US movies perpetuate gender stereotypes in the medical field, a new study finds.
The study in the Journal of the American Medical Association examined the portrayal of women as physicians in US films from 1990-2020 and found that representation of women physicians in movies was much lower than the growing proportion of women in medicine today.
The researchers found women comprised only 18.6% of all physicians depicted in movies from 1990-2020; whereas, women comprise more than half of today’s medical students in the US and more than one-third of practicing physicians.
Movie representation of women physicians hasn’t kept pace with the increasing number of women physicians studying and practicing medicine today, says lead author Reshma Jagsi, professor and chair of the radiation oncology department at Emory University School of Medicine.
“Among physician-characters in movies, even in the most recent movies we studied, the percent of women among physician characters was more reflective of the demographics of the medical profession over a quarter of a century ago,” Jagsi says.
In addition to the underrepresentation of women, the researchers found that “people of color were vanishingly rare in movie roles depicting physicians,” Jagsi says.
In the study, researchers analyzed the IMDb.com movie database for references of physicians from plot summaries, key words, and casting credits, and they assigned values to each mention and aspect of every physician character such as age, gender, role, etc.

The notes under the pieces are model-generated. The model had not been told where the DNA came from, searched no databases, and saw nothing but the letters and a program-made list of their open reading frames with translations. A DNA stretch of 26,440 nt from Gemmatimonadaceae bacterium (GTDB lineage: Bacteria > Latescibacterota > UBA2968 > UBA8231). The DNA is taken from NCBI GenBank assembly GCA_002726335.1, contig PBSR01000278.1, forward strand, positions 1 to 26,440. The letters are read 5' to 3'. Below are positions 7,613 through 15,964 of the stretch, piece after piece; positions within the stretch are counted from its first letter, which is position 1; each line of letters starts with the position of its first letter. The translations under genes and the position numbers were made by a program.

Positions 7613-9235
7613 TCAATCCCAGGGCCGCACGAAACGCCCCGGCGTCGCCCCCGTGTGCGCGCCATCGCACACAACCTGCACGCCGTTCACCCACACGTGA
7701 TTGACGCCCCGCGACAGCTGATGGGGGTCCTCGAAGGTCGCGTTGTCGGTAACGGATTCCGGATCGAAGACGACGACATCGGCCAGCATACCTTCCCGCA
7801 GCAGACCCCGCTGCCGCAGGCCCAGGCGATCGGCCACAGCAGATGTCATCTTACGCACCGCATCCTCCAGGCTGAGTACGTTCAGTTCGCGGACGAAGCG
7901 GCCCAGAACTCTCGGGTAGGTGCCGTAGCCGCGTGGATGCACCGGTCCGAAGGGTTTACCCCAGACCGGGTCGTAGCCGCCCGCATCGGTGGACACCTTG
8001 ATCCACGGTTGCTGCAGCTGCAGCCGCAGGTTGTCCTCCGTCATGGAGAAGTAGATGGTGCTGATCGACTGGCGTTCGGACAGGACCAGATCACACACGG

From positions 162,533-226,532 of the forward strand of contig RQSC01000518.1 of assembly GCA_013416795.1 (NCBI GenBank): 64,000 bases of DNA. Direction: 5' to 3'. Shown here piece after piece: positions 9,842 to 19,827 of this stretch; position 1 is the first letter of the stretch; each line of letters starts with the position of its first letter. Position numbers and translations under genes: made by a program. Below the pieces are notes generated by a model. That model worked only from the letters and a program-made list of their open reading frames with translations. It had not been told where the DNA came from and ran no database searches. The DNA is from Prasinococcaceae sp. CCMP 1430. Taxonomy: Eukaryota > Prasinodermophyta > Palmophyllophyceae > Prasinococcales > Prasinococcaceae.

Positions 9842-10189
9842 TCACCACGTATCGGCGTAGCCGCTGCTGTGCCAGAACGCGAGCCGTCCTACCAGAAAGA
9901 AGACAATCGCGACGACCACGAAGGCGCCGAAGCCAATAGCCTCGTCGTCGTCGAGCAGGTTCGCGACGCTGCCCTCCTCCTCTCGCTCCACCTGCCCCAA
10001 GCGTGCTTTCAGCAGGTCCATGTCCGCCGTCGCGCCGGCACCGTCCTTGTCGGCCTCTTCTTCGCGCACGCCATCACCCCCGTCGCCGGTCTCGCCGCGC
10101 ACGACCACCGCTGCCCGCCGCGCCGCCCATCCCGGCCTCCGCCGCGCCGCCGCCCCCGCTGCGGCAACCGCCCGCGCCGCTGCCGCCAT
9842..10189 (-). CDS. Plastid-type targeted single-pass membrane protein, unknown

“My colleagues and I are interested in understanding how media shapes perceptions of who doctors are,” Jagsi says. “We know that many women physicians continue to recount anecdotes of being mistaken for nurses, along with stereotypes that make it harder for them to do their jobs effectively.
“We also worry that the full talent pool of young people who should be able to envision themselves as doctors may not be exposed to diverse role models that reflect the actual makeup of the profession or the population we serve. Movies are important and memorable experiences that can influence people deeply, so we thought we would examine the representation of physician characters.”
One of the most surprising and concerning findings for Jagsi was the “woeful under-representation of women and people of color in those movies rated G and PG, which is particularly disappointing since that’s the depiction being presented to some of the youngest viewers and shaping their sense of who can and should be a doctor.”
She remains hopeful, however, that the study showed “a higher proportion of women film writers was associated with including at least one woman-character as a physician.”
Still, memorable female physician characters remain severely lacking in today’s movies, in fiction and nonfiction.
“I personally have trouble even thinking of a highly memorable female physician character from the movies I have watched over the years, so I hope Hollywood writers will take note and create (or portray) women physicians who are as memorable as Patch Adams and Richard Kimble,” Jagsi says.
Additional coauthors are from the University of Utah, the Medical College of Wisconsin School of Medicine, Duke University, the University of Michigan, Washington University in St. Louis, and Ohio State University.
Source: Emory University